I was offered the opportunity to play in the orchestra of my high school’s version of the Broadway play Bye Bye Birdie. Switching between tenor sax and clarinet, I watched the music, lyrics, dances, and lines link together in (almost) perfect harmony. I was pretty impressed with how well the roles were cast, how quickly the music came together, and the idea that I didn’t trip over myself with excitement as I got to participate in some part of the school play. Pretty neat, huh?
Sunday: Practice from 1pm-9pm. The scene changes were slow, our playing was mediocre. And by our, I mean my own. But by the end of practice, the first act started to take its shape. A free dinner of pizza, gifted to the pit orchestra from the cast, made for a nice surprise, and helped the rest of the rehearsal fly by.
Monday: Practice from 3pm-9pm. Rehearsal didn’t start until 5pm. Upon the discovery that the free pizza was a one time deal (around 4pm), I drove home to make myself a sandwich. We ran part two of the show, and began running it from the top once more.
Tuesday: Martial arts right in the middle of rehearsal (and a desperate need to catch up on homework) took me home after school, and I didn’t make rehearsal Tuesday night. Woe is the teen who can’t manage her schedule to perfect balance.
Wednesday: Practice from 3pm-9pm. The anticipation was tangible for the coming night. Running the show front to back, the scene changes ran without a hitch, and the leads were spot on. Everything looked promising for the coming nights.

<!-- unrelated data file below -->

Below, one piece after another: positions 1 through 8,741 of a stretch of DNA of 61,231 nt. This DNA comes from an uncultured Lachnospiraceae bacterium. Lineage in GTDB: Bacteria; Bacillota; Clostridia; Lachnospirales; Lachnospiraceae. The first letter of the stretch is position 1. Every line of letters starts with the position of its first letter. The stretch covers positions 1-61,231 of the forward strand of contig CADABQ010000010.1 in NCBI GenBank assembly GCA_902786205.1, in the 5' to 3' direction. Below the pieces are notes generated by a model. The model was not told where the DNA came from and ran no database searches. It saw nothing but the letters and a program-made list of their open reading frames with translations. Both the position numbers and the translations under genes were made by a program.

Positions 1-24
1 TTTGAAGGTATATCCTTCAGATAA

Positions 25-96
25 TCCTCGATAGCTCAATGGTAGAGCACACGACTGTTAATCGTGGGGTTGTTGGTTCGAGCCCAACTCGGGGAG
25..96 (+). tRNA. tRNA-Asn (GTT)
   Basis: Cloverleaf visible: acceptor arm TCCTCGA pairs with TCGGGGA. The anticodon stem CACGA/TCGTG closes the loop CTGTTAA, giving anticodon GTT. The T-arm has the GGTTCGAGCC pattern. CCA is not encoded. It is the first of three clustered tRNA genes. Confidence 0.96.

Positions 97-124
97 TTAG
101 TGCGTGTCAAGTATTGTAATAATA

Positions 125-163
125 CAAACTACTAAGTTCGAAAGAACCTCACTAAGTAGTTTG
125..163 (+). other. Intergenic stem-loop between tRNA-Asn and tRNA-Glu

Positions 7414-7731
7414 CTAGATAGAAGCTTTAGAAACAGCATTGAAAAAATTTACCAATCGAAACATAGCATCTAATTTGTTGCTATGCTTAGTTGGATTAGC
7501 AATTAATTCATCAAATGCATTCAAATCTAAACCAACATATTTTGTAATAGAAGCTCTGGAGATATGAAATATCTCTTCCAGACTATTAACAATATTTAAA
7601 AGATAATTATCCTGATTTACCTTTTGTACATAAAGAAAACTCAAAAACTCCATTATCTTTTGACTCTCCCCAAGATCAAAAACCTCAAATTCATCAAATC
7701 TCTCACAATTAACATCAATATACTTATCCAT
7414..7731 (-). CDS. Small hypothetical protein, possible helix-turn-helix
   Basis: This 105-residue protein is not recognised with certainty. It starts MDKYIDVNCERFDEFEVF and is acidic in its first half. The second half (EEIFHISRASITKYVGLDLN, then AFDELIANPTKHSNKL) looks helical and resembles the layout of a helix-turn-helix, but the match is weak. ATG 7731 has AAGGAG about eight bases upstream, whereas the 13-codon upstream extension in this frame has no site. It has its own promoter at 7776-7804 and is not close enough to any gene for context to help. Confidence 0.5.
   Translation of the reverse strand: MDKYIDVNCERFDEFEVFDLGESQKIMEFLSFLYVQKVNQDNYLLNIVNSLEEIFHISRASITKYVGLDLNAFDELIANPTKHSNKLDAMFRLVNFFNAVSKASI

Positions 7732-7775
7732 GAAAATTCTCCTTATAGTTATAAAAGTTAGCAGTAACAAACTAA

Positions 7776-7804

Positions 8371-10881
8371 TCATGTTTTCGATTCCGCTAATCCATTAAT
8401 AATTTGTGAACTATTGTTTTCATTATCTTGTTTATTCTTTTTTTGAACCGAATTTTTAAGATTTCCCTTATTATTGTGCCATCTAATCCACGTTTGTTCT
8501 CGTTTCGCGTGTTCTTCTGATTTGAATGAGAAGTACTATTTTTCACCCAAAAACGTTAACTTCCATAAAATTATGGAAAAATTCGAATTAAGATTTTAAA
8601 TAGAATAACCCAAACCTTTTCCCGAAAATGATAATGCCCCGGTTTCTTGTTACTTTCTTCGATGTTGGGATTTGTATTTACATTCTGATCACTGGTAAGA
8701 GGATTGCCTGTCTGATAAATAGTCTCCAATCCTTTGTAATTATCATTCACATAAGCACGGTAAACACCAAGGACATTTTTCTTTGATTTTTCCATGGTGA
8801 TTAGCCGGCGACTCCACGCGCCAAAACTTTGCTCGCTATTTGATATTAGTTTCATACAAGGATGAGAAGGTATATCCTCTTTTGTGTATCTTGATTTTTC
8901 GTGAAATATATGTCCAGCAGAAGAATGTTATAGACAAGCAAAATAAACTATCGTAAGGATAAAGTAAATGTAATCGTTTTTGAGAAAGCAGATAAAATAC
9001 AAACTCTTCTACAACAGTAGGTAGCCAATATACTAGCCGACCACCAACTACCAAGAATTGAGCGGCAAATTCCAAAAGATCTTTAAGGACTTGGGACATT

Thursday: Opening night, 7pm sharp! All went well, as far as I could tell from my seat. That is, until I spent intermission emptying the contents of my stomach into the toilet in the bathroom backstage. I battled nausea and a fever for all of Act Two. Blind-sided by the flu, I pulled through! Fortunately, so did the important people of the show, putting on a great performance!
Friday: The flu put me in bed/on couch for the entire day, making the show a non-option, unfortunately.
Saturday: The final night of the show. As I coped with the final symptoms of the illness, the final night went extremely well. Moreover, the Pats won over the Broncos (which we watched in our greenroom back stage, during intermission.)
All in all, a positive experience! Well done to everyone who partook! My conclusions? Putting together a musical, much like any other event that’s sure to be under close supervision of the public eye, takes time. The more dedication, the more reward. The more time, the greater benefit. I don’t care what your personal interests are, or you favorite past times– because that’s a universal truth.